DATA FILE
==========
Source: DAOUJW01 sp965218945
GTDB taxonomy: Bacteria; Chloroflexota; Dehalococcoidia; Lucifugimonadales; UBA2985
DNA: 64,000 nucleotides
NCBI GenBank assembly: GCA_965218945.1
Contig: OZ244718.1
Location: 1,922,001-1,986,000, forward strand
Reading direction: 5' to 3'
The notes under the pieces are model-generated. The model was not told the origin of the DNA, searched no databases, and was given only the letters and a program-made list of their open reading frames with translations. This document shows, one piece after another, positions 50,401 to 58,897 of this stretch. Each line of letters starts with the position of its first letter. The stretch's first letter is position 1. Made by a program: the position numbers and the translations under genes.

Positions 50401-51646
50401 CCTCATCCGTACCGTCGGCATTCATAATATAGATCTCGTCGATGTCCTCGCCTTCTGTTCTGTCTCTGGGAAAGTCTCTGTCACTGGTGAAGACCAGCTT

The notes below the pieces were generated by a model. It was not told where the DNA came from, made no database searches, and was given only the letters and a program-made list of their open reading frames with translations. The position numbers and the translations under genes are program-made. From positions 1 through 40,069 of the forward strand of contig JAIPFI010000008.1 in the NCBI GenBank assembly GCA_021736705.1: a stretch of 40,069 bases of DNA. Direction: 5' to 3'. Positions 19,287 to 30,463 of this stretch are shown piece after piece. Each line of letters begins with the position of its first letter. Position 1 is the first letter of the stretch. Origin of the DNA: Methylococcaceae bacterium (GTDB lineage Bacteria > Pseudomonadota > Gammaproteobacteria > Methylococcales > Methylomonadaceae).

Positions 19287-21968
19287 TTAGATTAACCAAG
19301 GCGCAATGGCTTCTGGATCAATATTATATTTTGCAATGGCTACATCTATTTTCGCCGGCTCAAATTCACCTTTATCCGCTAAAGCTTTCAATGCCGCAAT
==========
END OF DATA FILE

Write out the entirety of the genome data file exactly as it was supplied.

Source: DAOUJW01 sp965218945
GTDB taxonomy: Bacteria; Chloroflexota; Dehalococcoidia; Lucifugimonadales; UBA2985
DNA: 64,000 nucleotides
NCBI GenBank assembly: GCA_965218945.1
Contig: OZ244718.1
Location: 1,922,001-1,986,000, forward strand
Reading direction: 5' to 3'
The notes under the pieces are model-generated. The model was not told the origin of the DNA, searched no databases, and was given only the letters and a program-made list of their open reading frames with translations. This document shows, one piece after another, positions 50,401 to 58,897 of this stretch. Each line of letters starts with the position of its first letter. The stretch's first letter is position 1. Made by a program: the position numbers and the translations under genes.

Positions 50401-51646
50401 CCTCATCCGTACCGTCGGCATTCATAATATAGATCTCGTCGATGTCCTCGCCTTCTGTTCTGTCTCTGGGAAAGTCTCTGTCACTGGTGAAGACCAGCTT

The notes below the pieces were generated by a model. It was not told where the DNA came from, made no database searches, and was given only the letters and a program-made list of their open reading frames with translations. The position numbers and the translations under genes are program-made. From positions 1 through 40,069 of the forward strand of contig JAIPFI010000008.1 in the NCBI GenBank assembly GCA_021736705.1: a stretch of 40,069 bases of DNA. Direction: 5' to 3'. Positions 19,287 to 30,463 of this stretch are shown piece after piece. Each line of letters begins with the position of its first letter. Position 1 is the first letter of the stretch. Origin of the DNA: Methylococcaceae bacterium (GTDB lineage Bacteria > Pseudomonadota > Gammaproteobacteria > Methylococcales > Methylomonadaceae).

Positions 19287-21968
19287 TTAGATTAACCAAG
19301 GCGCAATGGCTTCTGGATCAATATTATATTTTGCAATGGCTACATCTATTTTCGCCGGCTCAAATTCACCTTTATCCGCTAAAGCTTTCAATGCCGCAAT